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University of Illinois College of Law ‘Admission for Jobs’ Scandal

This story is making the rounds this week and will lead to quite a bit of scrutiny in regards to law school admission policies and the behind the scenes machinations

Frankly, I’m not surprised that this type of stuff happens. I’m not alarmed that it happens, either, since that would necessitate a pretense that these types of antics are particularly uncommon. Most alarming to me is that the people involved were foolish enough to leave a trail of emails that make the whole plan clear and unambiguous.

I expect a higher quality of shenanigans from those trusted with educated the next generation of legal eagles.

Read the whole story at The Chicago Tribune.

U. of I. jobs-for-entry scheme
E-mails reveal law school put a price on admission of unqualified candidate

uofillinoiscollegeoflawWhat does it cost to get an unqualified student into the University of Illinois law school?

Five jobs for graduating law students, suggest internal e-mails released Thursday.

The documents show for the first time efforts to seek favors — in this case, jobs — for admissions, the most troubling evidence yet of how Illinois’ entrenched system of patronage crept into the state’s most prestigious public university.

They also detail the law school’s system for handling “Special Admits,” students backed by the politically connected, expanding the scope of a scandal prompted by a Chicago Tribune investigation.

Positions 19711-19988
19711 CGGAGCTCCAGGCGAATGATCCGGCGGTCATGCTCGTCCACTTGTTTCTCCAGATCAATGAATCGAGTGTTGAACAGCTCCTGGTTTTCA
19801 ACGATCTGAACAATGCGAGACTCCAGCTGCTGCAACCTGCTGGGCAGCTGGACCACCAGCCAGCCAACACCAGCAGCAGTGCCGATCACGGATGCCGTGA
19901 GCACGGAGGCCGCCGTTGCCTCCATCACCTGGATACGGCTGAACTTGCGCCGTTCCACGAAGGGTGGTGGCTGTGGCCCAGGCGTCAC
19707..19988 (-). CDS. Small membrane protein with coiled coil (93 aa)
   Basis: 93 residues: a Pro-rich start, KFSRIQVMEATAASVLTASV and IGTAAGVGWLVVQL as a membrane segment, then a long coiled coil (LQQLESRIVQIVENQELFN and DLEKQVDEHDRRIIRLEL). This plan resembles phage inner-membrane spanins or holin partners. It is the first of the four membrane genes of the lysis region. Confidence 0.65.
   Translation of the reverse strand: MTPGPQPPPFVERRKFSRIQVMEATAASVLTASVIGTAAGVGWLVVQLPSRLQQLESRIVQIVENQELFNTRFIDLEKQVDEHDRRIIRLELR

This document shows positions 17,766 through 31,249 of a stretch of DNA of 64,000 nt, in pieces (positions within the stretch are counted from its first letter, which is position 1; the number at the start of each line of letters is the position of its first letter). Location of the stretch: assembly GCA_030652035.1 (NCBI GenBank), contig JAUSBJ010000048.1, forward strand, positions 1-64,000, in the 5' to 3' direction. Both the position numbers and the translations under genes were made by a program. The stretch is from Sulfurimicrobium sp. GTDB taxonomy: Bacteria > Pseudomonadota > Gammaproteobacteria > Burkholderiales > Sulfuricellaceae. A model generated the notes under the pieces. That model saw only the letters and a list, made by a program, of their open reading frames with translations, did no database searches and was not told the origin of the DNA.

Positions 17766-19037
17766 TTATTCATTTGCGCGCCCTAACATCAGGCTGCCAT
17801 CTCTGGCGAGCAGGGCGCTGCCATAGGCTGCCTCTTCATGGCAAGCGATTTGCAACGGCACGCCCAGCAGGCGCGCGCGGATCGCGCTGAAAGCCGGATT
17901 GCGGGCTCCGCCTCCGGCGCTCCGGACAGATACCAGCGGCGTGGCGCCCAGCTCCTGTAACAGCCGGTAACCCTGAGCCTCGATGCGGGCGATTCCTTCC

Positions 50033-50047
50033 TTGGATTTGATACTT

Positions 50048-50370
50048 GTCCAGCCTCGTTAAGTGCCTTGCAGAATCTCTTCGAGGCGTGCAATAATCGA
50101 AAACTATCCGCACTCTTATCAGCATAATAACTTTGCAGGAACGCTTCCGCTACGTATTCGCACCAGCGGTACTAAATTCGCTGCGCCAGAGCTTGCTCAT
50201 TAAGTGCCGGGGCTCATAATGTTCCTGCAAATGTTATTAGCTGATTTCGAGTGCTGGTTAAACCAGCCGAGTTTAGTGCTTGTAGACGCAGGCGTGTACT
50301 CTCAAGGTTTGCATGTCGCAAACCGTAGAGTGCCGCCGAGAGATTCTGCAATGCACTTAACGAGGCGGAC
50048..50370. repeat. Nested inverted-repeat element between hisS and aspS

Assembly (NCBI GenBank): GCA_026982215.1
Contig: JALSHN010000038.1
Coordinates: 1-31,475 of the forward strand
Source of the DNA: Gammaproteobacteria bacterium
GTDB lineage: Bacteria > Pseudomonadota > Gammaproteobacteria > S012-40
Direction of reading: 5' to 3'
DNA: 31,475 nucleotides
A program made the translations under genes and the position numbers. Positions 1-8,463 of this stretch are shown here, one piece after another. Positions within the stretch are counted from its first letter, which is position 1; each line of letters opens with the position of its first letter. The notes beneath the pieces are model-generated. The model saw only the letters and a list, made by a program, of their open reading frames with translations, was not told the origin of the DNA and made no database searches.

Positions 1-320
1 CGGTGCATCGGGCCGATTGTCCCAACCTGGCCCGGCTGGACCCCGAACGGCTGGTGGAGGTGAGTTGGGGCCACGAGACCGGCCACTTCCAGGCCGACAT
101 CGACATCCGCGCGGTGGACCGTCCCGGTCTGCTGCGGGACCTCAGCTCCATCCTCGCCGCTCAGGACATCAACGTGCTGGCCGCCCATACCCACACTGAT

In one e-mail exchange, University of Illinois Chancellor Richard Herman forced the law school to admit an unqualified applicant backed by then- Gov. Rod Blagojevich while seeking a promise from the governor’s go-between that five law school graduates would get jobs. The applicant, a relative of deep-pocketed Blagojevich campaign donor Kerry Peck, appears to have been pushed by Trustee Lawrence Eppley, who often carried the governor’s admissions requests.

When Law School Dean Heidi Hurd balked on accepting the applicant in April 2006, Herman replied that the request came “Straight from the G. My apologies. Larry has promised to work on jobs (5). What counts?”

Hurd replied: “Only very high-paying jobs in law firms that are absolutely indifferent to whether the five have passed their law school classes or the Bar.”

Hurd’s e-mail suggests that students getting the jobs are to be those in the “bottom of the class.” Law school rankings depend in part on the job placement rate of graduates.


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